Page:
API Request

Use to start an API workflow

The API Request Node is used to create HTTP APIs in Sanbox. Every API Workflow starts with an API Request Node and ends with an API Response Node.

Not Just APIs. The API Request and Response Node can also be used to serve web pages. You can make a server-side rendering web app in Sanbox using Text Templates.

How Sanbox APIs Accept Data

Sanbox's primary/working data format is JSON. Any well structured object in Sanbox is JSON. However, APIs you create in Sanbox support numerous media types. Sanbox converts anything it receives into JSON inside your workflow. Sanbox APIs support the following media types:

  • application/json

  • application/xml (As json string containing XML)

  • text/*

  • application/octet-stream

  • image/*

  • application/x-www-form-urlencoded

  • multipart/form-data

By default, if a media type is received that Sanbox does not implicitly handle, an error is thrown to the consumer. If you want to allow all media types, you can change the runtime.json config setting HttpWebServer.Security.AllowAllMediaTypes on your Runtime to true. When this setting is true, Sanbox will handle content from these media types as raw bytes.

Sanbox internally handles raw bytes in their raw format. Whenever you view an object containing a byte array in Sanbox Designer, the bytes are displayed in Base64 Encoding.

Configuration

Configuring the API Request Node

Summary

The summary is just for your organizational purposes. Its a quick description of what the API does.

Feature Peek: A feature is in the works to generate specification information in formats like OpenAPI for your APIs in Sanbox. Its planned that the Summary will be used in the spec.

Path Template

The path template is the endpoint of your new API. This endpoint can be a template. Templates for paths in Sanbox follow the URI Template Spec RFC6570 standard and are different than the Text Template system in Sanbox. The following are examples of templates:

Template

Matches

customer/{id}

customer/12

{department}/employee/{id}

marketing/employee/9

files{/folders*}

files/programs/lumisan/sanbox

{environment}/{version}/customers

prod/v1/customers

{/environment}/{/version}/customers

prod/v1/customers and v1/customers

URL endpoints in Sanbox are case-sensitive

The API Request Node outputs dynamic template data in the parameters property. For example, a template of customer/{id} being tested on a Runtime on a developer machine with the URL https://localhost/customer/12?getOrderData=true causes a Web API Request node to output the following:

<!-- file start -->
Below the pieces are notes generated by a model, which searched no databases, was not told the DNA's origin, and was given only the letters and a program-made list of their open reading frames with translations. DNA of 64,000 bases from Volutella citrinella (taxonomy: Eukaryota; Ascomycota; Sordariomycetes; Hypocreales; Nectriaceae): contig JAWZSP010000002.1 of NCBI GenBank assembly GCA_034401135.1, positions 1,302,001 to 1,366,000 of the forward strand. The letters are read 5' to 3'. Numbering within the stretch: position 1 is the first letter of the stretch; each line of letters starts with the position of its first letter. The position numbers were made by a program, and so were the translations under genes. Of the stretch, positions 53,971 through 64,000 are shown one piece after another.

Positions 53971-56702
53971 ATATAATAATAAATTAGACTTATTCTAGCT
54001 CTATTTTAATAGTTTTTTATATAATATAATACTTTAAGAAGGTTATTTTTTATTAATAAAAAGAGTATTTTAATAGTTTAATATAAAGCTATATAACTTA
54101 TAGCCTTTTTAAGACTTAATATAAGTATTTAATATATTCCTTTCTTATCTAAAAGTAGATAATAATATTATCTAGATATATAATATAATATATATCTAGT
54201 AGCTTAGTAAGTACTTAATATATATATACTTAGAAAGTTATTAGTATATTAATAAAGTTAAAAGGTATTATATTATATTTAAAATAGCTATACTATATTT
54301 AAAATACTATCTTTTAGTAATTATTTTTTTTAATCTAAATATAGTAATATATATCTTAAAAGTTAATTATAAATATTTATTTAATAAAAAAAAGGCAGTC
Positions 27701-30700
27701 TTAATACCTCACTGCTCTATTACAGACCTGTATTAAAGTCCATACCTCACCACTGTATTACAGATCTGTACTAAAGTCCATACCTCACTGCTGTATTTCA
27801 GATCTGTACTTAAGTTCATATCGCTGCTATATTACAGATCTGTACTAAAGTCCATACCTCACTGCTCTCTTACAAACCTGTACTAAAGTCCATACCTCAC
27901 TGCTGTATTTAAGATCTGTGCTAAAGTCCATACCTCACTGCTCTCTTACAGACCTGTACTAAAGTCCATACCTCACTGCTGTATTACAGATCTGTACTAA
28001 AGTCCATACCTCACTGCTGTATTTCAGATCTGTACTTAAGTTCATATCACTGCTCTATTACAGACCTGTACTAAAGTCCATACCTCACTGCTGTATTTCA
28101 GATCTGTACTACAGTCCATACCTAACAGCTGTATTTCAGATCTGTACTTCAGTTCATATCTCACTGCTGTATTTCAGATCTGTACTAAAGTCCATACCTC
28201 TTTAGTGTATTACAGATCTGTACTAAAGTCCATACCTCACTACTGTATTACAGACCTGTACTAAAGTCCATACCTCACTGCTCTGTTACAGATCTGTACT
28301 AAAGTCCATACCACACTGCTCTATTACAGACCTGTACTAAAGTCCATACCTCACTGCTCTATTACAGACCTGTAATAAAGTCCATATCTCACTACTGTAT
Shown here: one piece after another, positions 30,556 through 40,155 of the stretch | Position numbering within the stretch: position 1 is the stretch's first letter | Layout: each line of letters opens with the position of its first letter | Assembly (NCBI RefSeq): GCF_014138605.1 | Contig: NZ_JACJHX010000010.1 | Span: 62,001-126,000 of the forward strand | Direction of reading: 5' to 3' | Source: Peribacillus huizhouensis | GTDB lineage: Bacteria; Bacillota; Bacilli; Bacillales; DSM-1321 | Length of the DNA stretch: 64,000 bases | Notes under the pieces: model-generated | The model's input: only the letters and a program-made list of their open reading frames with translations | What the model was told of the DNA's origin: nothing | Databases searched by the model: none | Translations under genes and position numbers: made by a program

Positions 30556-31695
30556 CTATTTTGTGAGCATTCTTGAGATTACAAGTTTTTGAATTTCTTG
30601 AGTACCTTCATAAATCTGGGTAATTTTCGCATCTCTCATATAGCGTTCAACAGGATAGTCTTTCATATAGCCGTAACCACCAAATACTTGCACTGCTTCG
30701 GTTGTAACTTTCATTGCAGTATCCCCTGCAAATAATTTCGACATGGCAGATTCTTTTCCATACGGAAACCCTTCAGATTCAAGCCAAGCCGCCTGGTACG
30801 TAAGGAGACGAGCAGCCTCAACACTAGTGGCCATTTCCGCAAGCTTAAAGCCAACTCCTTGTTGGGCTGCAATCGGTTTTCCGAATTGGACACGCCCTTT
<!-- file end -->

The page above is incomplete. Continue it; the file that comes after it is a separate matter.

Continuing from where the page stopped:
{
"path": "/customer/12",
"headers": {
"cache-Control": [
"no-cache"
],
"connection": [
"keep-alive"
],
"content-Type": [
"application/xml"
],
"accept": [
"application/xml"
],
"accept-Encoding": [
"gzip, deflate"
],
"host": [
"localhost"
],
"user-Agent": [
"PostmanRuntime/7.13.0"
],
"postman-Token": [
"e5d2c2ef-0ae2-4a6f-9396-18e995af9c52"
]
},
"cookies": {},
"parameters": {
"id": "12"
},
"queryParameters": {
"getOrderData": "true"
},
"httpMethod": "GET",
"body": null
}

Query parameters do not get matched against the endpoint template. If multiple query parameters are used with the same key, the last value is used for that key.

Operations

Every API Request Node can handle one or more HTTP Methods or Operations for an endpoint. In Sanbox, you can have multiple Workflows share the same endpoint, as long as they handle different operations.

When configuring operations (edit button next to operation) that support a body, you can configure a model to be used to validate the body against.

Configuring an Operation

When validation fails, an error is thrown by the API Request Node with JSONPath information to which property/properties failed validation.

To generate a user friendly validation message for a web application, leave operation models dynamic and use the Validate Model Node.

CSRF Token

For APIs that use cookies or basic authentication, you can check the Validate CSRF Token checkbox to verify a CSRF Token. Read the guide on Using CSRF Token in APIs to learn more or check out this Wikipedia Page to learn more about CSRF attacks.